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       getlogin, getlogin_r, cuserid - get username


       #include <unistd.h>

       char *getlogin(void);
       int getlogin_r(char *buf, size_t bufsize);

       #include <stdio.h>

       char *cuserid(char *string);

   Feature Test Macro Requirements for glibc (see feature_test_macros(7)):

       getlogin_r(): _POSIX_C_SOURCE >= 199506L

           Since glibc 2.24:
               (_XOPEN_SOURCE && ! (_POSIX_C_SOURCE >= 200112L)
               || _GNU_SOURCE
           Up to and including glibc 2.23:


       getlogin()  returns a pointer to a string containing the name of the user logged in on the
       controlling terminal of the process, or a null  pointer  if  this  information  cannot  be
       determined.   The  string  is  statically allocated and might be overwritten on subsequent
       calls to this function or to cuserid().

       getlogin_r() returns this same username in the array buf of size bufsize.

       cuserid() returns a pointer  to  a  string  containing  a  username  associated  with  the
       effective  user ID of the process.  If string is not a null pointer, it should be an array
       that can hold at least L_cuserid  characters;  the  string  is  returned  in  this  array.
       Otherwise,  a pointer to a string in a static area is returned.  This string is statically
       allocated and might be overwritten on subsequent calls to this function or to getlogin().

       The macro L_cuserid is an integer constant that indicates how long an array you might need
       to store a username.  L_cuserid is declared in <stdio.h>.

       These  functions  let your program identify positively the user who is running (cuserid())
       or the user who logged in this session (getlogin()).  (These can differ  when  set-user-ID
       programs are involved.)

       For  most  purposes, it is more useful to use the environment variable LOGNAME to find out
       who the user is.  This is more  flexible  precisely  because  the  user  can  set  LOGNAME


       getlogin()  returns  a  pointer to the username when successful, and NULL on failure, with
       errno set to indicate the cause of the error.  getlogin_r() returns 0 when successful, and
       nonzero on failure.


       POSIX specifies:

       EMFILE The per-process limit on the number of open file descriptors has been reached.

       ENFILE The system-wide limit on the total number of open files has been reached.

       ENXIO  The calling process has no controlling terminal.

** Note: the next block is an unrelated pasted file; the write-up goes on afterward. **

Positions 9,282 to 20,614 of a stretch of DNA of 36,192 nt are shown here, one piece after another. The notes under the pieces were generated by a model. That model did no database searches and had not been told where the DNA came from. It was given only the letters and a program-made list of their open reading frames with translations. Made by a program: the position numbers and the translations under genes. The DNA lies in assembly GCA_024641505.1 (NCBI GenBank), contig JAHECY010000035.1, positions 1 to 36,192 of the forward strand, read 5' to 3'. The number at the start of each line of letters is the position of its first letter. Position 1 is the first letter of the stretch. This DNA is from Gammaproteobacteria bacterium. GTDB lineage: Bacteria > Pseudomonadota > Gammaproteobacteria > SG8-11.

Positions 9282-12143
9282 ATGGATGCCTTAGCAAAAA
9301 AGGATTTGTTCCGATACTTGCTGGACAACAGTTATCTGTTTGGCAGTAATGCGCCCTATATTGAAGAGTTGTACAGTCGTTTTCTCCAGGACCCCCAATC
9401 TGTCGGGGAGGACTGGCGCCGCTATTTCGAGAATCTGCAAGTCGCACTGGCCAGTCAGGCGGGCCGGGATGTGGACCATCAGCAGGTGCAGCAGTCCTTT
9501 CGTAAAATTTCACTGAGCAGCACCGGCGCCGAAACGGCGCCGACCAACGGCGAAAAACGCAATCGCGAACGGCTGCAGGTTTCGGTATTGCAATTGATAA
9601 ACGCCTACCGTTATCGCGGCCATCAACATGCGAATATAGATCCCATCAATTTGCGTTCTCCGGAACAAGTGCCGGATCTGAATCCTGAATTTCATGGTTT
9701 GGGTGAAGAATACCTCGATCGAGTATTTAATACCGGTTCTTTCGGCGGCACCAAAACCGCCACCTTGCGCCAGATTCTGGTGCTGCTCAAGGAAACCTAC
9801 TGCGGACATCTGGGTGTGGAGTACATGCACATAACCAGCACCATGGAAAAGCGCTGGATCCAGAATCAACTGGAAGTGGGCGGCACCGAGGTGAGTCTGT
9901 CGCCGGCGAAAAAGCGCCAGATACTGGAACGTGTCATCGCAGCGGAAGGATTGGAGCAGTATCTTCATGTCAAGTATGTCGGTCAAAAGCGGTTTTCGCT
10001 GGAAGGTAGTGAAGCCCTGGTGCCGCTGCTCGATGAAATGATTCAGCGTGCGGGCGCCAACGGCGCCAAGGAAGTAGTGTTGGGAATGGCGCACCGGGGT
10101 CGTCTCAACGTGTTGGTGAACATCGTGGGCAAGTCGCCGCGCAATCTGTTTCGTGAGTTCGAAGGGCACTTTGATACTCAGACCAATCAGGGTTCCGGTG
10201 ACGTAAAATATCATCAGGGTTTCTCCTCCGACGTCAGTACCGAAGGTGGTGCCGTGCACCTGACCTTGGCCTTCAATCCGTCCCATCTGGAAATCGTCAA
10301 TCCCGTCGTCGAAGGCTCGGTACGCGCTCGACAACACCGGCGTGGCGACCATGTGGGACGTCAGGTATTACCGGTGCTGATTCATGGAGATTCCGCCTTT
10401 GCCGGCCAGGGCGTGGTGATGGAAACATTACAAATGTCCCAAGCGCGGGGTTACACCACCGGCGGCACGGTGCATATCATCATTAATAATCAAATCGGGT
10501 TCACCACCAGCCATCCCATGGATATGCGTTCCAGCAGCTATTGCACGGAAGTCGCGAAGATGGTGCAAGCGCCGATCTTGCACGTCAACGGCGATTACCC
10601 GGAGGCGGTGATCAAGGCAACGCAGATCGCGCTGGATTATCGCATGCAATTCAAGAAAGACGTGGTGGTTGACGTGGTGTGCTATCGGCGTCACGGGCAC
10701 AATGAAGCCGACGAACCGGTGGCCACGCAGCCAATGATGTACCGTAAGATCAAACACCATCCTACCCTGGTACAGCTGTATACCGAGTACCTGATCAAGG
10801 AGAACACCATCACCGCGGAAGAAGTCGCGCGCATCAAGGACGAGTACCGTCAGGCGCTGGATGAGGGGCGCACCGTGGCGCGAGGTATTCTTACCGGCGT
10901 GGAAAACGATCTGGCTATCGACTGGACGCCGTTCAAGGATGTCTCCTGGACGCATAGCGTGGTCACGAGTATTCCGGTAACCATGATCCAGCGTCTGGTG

ERANGE (getlogin_r)  The  length  of  the  username,  including  the terminating null byte
              ('\0'), is larger than bufsize.

       Linux/glibc also has:

       ENOENT There was no corresponding entry in the utmp-file.

       ENOMEM Insufficient memory to allocate passwd structure.

       ENOTTY Standard input didn't refer to a terminal.  (See BUGS.)


              password database file

              (traditionally /etc/utmp; some libc versions used /var/adm/utmp)


       For an explanation of the terms used in this section, see attributes(7).

       │InterfaceAttributeValue                                 │
       │getlogin()   │ Thread safety │ MT-Unsafe race:getlogin race:utent    │
       │             │               │ sig:ALRM timer locale                 │
       │getlogin_r() │ Thread safety │ MT-Unsafe race:utent sig:ALRM timer   │
       │             │               │ locale                                │
       │cuserid()    │ Thread safety │ MT-Unsafe race:cuserid/!string locale │
       In the  above  table,  utent  in  race:utent  signifies  that  if  any  of  the  functions
       setutent(3),  getutent(3),  or  endutent(3) are used in parallel in different threads of a
       program, then data races could occur.  getlogin() and getlogin_r() call  those  functions,
       so we use race:utent to remind users.


       getlogin() and getlogin_r(): POSIX.1-2001, POSIX.1-2008.

       System  V  has  a cuserid() function which uses the real user ID rather than the effective
       user ID.  The cuserid() function was included in the 1988 version of  POSIX,  but  removed
       from the 1990 version.  It was present in SUSv2, but removed in POSIX.1-2001.

       OpenBSD  has  getlogin() and setlogin(), and a username associated with a session, even if
       it has no controlling terminal.


       Unfortunately, it is often rather easy to fool getlogin().  Sometimes it does not work  at
       all,  because  some  program  messed  up  the utmp file.  Often, it gives only the first 8
       characters of the login name.  The user currently logged in on the controlling terminal of
       our  program  need  not be the user who started it.  Avoid getlogin() for security-related

       Note that glibc does not  follow  the  POSIX  specification  and  uses  stdin  instead  of
       /dev/tty.   A  bug.  (Other recent systems, like SunOS 5.8 and HP-UX 11.11 and FreeBSD 4.8
       all return the login name also when stdin is redirected.)

       Nobody knows precisely what cuserid() does; avoid it in portable programs.   Or  avoid  it
       altogether:  use  getpwuid(geteuid())  instead,  if  that  is  what you meant.  Do not use


       logname(1), geteuid(2), getuid(2), utmp(5)


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